RSS Feed

Tag Archives: also

Jasmin’s Safari

The first week of 2016 saw Francis again heading to the Maasai Mara – it seemed as if he was going every week for those couple of months of Christmas holidays!  This time it was with two Swiss and two Argentineans.  Jasmin had been staying in our spare room (AirBnB) and wanted to visit the Maasai Mara together with her brother who was coming to visit her in Kenya.  We were able to find them some travelling companions, to make their safari more budget-friendly for all four of them.

Jasmin had spent a semester on exchange at Multimedia University, studying journalism.  The university is not far from our place and at the end of her semester her boyfriend came to explore Kenya with her.  They rented our AirBnB room before heading off to the coast where her brother joined them.  She returned to Nairobi with her brother for the next leg to the Maasai Mara.  An Argentinean couple was also looking for a trip to the Maasai Mara at that time so the four of them headed off with Francis.  They stayed at Mara Explorers near Sekanani Gate, owned by our friends Laura and Moses.

On their game drives they saw plenty of animals – as usually happens in the Mara.  Impala, topi, ostrich, giraffe and buffalo were in abundance.  One particular highlight was when a mother elephant and her baby came very close to their vehicle.  Another fun creature is the angama lizard which looks like a lolly with all its bright colours.  But to crown it all, and what most people come to the Mara to see, was the lioness with her cubs.  The mama lion rolled in the grass as her cubs peered out between the blades.  It was grooming time and then lunch time, although mama seemed to get a bit annoyed with the young cubs all vying for time at the milking station.  The cubs were typical toddlers though: being cute but not doing as they were told!

Of course birdlife is also incredible but sometimes overshadowed by the wildlife.  Hamerkop is one distinctive bird that is pretty special to spot.  It is called hamerkop as the Afrikaans word for “hammer head” and indeed when you see this bird you could not call it anything else!  Guinea fowl are usually found in flocks on the ground, but on this trip to the Maasai Mara, Francis found them up in a sausage tree.  Lilac-breasted rollers, the national bird of Kenya, flashed their purple and blue through the bush too.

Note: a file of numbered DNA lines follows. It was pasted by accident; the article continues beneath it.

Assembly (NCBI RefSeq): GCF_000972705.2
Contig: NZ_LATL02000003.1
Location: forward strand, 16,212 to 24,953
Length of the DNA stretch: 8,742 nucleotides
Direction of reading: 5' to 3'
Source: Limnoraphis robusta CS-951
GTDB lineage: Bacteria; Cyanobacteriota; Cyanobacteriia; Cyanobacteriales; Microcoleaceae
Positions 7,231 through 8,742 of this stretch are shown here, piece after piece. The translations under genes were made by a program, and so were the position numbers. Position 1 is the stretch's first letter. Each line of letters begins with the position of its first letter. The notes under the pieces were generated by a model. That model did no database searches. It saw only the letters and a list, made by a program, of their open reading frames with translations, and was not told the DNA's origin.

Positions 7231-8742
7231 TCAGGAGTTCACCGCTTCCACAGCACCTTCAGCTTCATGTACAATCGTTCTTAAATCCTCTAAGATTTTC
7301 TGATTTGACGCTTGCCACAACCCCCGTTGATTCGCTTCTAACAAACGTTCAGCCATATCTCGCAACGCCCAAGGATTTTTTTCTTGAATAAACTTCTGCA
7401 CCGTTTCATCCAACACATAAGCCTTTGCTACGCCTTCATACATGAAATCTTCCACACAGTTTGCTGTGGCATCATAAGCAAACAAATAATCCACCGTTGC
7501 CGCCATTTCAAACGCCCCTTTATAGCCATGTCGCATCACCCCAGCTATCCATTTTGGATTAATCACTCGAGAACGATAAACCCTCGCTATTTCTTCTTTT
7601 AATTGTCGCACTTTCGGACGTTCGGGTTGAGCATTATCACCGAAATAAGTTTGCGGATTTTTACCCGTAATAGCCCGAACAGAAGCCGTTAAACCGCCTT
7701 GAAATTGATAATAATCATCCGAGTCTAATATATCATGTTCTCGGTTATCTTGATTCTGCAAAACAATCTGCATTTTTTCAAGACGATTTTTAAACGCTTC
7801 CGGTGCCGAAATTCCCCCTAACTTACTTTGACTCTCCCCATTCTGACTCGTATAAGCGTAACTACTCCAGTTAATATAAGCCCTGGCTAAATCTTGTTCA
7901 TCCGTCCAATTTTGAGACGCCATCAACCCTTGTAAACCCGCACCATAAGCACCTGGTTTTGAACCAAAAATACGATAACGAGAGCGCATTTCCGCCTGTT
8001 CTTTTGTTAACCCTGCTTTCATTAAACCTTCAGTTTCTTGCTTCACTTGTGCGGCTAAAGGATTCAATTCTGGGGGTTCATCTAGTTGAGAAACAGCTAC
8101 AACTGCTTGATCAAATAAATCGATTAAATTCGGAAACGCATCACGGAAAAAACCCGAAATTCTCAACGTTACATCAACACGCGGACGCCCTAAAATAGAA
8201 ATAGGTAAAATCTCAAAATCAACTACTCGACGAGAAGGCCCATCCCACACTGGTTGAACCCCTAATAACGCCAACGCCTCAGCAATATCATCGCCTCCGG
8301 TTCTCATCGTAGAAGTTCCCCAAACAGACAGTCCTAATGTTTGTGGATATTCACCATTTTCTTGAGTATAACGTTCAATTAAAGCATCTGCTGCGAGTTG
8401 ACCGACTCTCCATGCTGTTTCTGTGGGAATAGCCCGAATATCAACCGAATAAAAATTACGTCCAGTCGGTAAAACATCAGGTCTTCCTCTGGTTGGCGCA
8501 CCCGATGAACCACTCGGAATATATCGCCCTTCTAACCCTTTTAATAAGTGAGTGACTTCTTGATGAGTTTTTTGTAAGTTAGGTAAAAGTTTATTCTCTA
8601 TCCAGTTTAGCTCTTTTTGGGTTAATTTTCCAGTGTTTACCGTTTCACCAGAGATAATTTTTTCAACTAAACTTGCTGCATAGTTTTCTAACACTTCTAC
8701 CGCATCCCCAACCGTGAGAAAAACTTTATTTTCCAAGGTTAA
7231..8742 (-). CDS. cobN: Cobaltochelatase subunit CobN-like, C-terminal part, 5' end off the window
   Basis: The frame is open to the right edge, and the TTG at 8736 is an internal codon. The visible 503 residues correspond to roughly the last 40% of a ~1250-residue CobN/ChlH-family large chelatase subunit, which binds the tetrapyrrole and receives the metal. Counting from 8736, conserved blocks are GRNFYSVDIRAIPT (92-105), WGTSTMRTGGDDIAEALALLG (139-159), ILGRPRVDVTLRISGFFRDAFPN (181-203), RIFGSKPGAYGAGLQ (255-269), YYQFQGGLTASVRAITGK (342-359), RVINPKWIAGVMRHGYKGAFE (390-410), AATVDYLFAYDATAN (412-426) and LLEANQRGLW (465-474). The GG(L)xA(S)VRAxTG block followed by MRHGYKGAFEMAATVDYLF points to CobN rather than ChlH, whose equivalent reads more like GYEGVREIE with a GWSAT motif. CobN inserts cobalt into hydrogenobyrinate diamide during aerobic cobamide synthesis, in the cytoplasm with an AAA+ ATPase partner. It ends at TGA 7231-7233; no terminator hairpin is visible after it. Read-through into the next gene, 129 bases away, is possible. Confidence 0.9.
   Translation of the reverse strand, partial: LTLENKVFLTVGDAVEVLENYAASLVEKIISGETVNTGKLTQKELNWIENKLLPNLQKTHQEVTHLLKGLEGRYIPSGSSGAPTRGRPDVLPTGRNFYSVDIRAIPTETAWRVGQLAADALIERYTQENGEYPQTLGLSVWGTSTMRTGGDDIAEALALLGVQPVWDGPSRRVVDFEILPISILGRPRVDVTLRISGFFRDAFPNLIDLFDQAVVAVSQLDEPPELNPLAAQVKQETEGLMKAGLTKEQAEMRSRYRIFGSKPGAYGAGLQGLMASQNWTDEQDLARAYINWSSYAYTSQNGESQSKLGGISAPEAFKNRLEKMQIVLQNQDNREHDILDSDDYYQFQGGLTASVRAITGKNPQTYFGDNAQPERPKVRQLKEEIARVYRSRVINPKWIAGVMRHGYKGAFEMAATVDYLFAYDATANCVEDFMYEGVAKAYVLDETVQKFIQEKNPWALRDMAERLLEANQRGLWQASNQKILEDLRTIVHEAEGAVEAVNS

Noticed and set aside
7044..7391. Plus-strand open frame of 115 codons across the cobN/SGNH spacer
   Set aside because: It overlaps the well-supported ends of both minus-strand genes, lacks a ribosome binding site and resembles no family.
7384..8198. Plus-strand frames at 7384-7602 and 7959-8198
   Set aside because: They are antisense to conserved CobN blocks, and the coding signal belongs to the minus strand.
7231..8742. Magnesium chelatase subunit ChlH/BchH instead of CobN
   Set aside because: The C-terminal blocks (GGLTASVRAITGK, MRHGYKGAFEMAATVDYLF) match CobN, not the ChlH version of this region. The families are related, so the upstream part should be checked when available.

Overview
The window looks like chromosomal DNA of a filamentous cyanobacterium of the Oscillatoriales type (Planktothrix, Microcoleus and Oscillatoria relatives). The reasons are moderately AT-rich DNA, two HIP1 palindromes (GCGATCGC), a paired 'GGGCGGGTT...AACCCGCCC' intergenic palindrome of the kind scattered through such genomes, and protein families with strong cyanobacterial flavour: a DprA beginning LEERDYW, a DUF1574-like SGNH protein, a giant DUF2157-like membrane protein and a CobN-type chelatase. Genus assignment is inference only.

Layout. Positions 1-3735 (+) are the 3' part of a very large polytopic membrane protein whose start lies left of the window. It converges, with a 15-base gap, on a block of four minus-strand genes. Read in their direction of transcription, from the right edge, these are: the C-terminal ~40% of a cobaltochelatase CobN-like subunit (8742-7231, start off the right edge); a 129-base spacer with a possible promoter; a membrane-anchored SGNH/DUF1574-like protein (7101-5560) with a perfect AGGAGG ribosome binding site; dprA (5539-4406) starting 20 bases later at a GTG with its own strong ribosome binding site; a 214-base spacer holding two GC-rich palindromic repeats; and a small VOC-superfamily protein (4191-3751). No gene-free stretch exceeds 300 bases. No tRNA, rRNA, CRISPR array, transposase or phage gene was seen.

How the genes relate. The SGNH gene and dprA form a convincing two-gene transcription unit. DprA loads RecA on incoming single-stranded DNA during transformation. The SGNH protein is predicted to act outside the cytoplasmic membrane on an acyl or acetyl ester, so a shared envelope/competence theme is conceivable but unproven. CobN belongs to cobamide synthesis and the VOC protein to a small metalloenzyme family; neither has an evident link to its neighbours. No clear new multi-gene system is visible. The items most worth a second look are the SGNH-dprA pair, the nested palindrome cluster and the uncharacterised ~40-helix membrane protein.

The group got their obligatory photo at the border point that marks where Kenya ends and Tanzania begins.  It is a simple obelisk-type structure in the middle of the bush but it would just be so great if there were an actual border crossing we could use in this location.

In the end, Jasmine described the safari as an “absolutely relaxed and responsible safari.”  Here’s the review she left on Trip Advisor:

Me and my brother made a safari to Masaai Mara. We already knew Francis and Tracey because we’ve spent some nights at their place in Rongai. They are really nice and helpful people and we had an amazing time with them. The safari to the Mara was one of the highlights of our time in Kenya.

I think Francis is a really good driver and I felt so relaxed in his car. This is important because it is quite a distance to the Mara park from Nairobi. Also in the park we felt that he really knows the area and that he exactly knew when he can drive through a waterhole (this time there were a lot of them) – we never got stuck. He also drove respectfully when animals were around, what I appreciated a lot. He really asked what we wanted and did not just stop at any souvenir shop like I knew it from other safari organizations (and I think can be a bit annoying). Finally, the place where we went for the two nights was also a great spot (The Mara explorer’s camps).

I totally recommend to travel with OTA because it is a small, really personal safari organization of such a nice couple with experience and knowledge.

Is It OK To Book A Safari While In Kenya?

Is it OK to book a safari once you arrive in Kenya or is it better to book in advance?  This question repeatedly comes up on various travel forums.  Many travelers (including myself) like the freedom of landing in a country and seeing how it flows without being locked into a set itinerary where you are told when and where to eat, sleep and go.  So let’s explore how you can go on safari with some sense of freedom while remaining safe, comfortable and within budget.